As usual, the question now is what should we expect in the year ahead? After last year's flip-flopping, I can confidently say I do not know. No one really does, not even teams of financial rocket scientists who are 100% confident in their predictions.


What I do know is the importance of recognizing and learning from mistakes. I was wrong in 2023. I expected a high likelihood of recession heading into the year. Based on that expectation our Macro Allocation strategy started the year with a maximum underweight position in risk assets like stocks.


That was a bad decision that resulted in a drag on returns because stocks started the year with a strong rally. I recognized my error as the data changed and increased our risk allocation as the year progressed. In the end, all of our portfolios enjoyed gains, but returns were lower than they would have been without the underweight.

The lesson re-learned is do not assume something will or must happen, instead wait for confirmation. Reflecting on late 2022, I incorrectly assumed an imminent recession based on the doom and gloom I read in economic reports. The various indicators I observed confirmed that bias, but I should have heeded the observation that employment data had not confirmed a recession.


In November 2022 I wrote, "Employment still offers hope for a soft landing, but if that capitulates then recession becomes a near certainty and stocks are likely to see new lows ahead."


While I knew and conceded employment needed to capitulate, I still assumed an imminent recession and moved to a maximum underweight risk position to avoid stock market losses I believed would occur. Other data already pointed to a recession, and most of the world's chief economists agreed. So, how could it not happen? Of course, it would, it must!


But as Mark Twain famously said, "It ain't what you don't know that gets you into trouble. It's what you know for sure that just ain't so."

Point taken, Mr. Clemens (aka Mark Twain). I should not have been so sure of an imminent recession, and I should have waited for the data to confirm the thesis.


Fortunately, our MA strategy has target weights and limits built-in (e.g. minimum and maximum weights). They exist for good reason, to prevent extreme, "all or nothing" positions that could result in worst-case scenarios (jumping "all in or out" at the worst times). Said another way, it is to protect us from ourselves because we can always be wrong. Last year they prevented us from veering too far from our strategic targets.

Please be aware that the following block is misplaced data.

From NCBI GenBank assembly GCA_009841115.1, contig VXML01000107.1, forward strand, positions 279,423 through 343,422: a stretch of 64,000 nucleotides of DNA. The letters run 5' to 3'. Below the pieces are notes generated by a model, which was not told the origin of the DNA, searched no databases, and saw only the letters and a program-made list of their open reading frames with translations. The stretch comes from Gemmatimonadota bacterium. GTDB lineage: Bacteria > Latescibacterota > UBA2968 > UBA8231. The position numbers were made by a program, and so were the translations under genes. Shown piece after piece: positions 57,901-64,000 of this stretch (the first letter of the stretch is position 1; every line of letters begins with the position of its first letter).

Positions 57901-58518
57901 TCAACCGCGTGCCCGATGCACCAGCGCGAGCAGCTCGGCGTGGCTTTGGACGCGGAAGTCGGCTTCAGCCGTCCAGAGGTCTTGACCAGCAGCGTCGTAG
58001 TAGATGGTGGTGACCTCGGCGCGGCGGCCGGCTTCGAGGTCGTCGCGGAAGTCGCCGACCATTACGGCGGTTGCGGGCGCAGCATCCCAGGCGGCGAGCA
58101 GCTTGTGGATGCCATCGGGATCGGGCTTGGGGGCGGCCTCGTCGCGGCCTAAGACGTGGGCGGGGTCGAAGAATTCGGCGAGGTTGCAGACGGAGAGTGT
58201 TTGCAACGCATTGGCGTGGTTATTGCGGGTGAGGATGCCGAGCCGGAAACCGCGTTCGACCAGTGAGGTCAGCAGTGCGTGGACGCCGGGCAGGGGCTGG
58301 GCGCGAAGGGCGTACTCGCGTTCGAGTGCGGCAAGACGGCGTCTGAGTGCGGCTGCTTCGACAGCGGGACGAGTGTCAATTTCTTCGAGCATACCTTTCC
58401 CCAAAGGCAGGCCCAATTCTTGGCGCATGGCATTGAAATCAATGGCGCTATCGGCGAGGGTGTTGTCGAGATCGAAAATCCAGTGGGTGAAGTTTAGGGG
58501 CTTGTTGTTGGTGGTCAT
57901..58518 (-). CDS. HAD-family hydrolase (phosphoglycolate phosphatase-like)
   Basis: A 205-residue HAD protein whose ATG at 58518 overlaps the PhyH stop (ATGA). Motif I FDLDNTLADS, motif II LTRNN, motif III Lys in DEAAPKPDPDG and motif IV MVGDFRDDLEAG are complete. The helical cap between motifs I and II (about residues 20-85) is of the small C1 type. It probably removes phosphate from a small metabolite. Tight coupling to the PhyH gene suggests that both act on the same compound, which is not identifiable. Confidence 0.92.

That same understanding should be and will be applied to minimum and maximum risk positions moving forward. In other words, a move to minimum or maximum risk positions will be reserved only for scenarios when outlook confidence is as high as possible.


For example, although the risk of recession was high last year, it was not as high as possible because employment conditions still had not experienced meaningful deterioration (falling labor demand, net negative job creation, rising jobless claims, etc.). In addition, other indicators still were not flashing red, like the Fed still raising interest rates, for instance.


Applying the lesson in real-time, we are starting 2024 with a neutral weight position in risk assets. In other words, our MA portfolios are targeting their strategic risk weights, and neither underweight nor overweight.


Why not an overweight given the absence of recession? The simple answer is that just because a recession was avoided in 2023 does not mean it will not happen. Ironically, the Fed's rate pivot that markets are celebrating may be an omen.


The chart below shows how the Federal Funds Rate (FFR), the short-term interest rate the Fed controls directly, tends to lead the economy. Note that historically U.S. recessions (grey bars) tend to happen AFTER the the FFR (blue line) peaks (red circles). In other words, recessions tend to happen AFTER the Fed stops raising rates and begins to cut them (aka "pivots").



That makes sense because the Fed cuts interest rates when it notices economic weakness or problems, not when conditions are expected to improve. If the Fed stays true to its December statement, then rates have peaked and cuts could start in the year ahead. All else equal, that is not a bullish signal for risky assets like stocks.


Of course, all else is not equal, any indicator can be wrong, and this alone does not make us highly confident of an imminent recession. For one, recessions tend to happen after the Fed cuts and the Fed has not even started to do so. In addition, we would want to see a meaningful breakdown in employment as well as the same widespread deterioration across indicators observed last year to be as confident as possible. Currently, that is not the case.


The bottom line


Entering 2024, there are still reasons to be wary of recession, however, economic conditions also look better than they did a year ago. Heading into 2023, I believed the odds of recession were around ~80%. As of now, I believe they are closer to around ~50%. All things considered, conditions are not especially good, bad, or abnormal, and they could turn either way. As such, we are targeting a neutral weight risk position.


We will continue to carefully monitor relevant data, and tactically adjust risk exposure as new information warrants. However, we expect tactical adjustments will be more modest than last year. Specifically, we will reserve the largest moves (maximum and minimum risk positions) for scenarios when we are as confident as possible regarding economic and market conditions (whether good or bad).


2023 was a challenging year, but another year of growth and progress. We could not have done it without the clients, family, and friends who continue to invest their trust and confidence in BCM. It is your support that keeps us striving to do our best and improve every day. We are always happy to be a resource for you, your family, and your friends, just let me know if you think we can help. Thank you and I wish you a Happy New Year!


My Best,


Victor K. Lai, CFA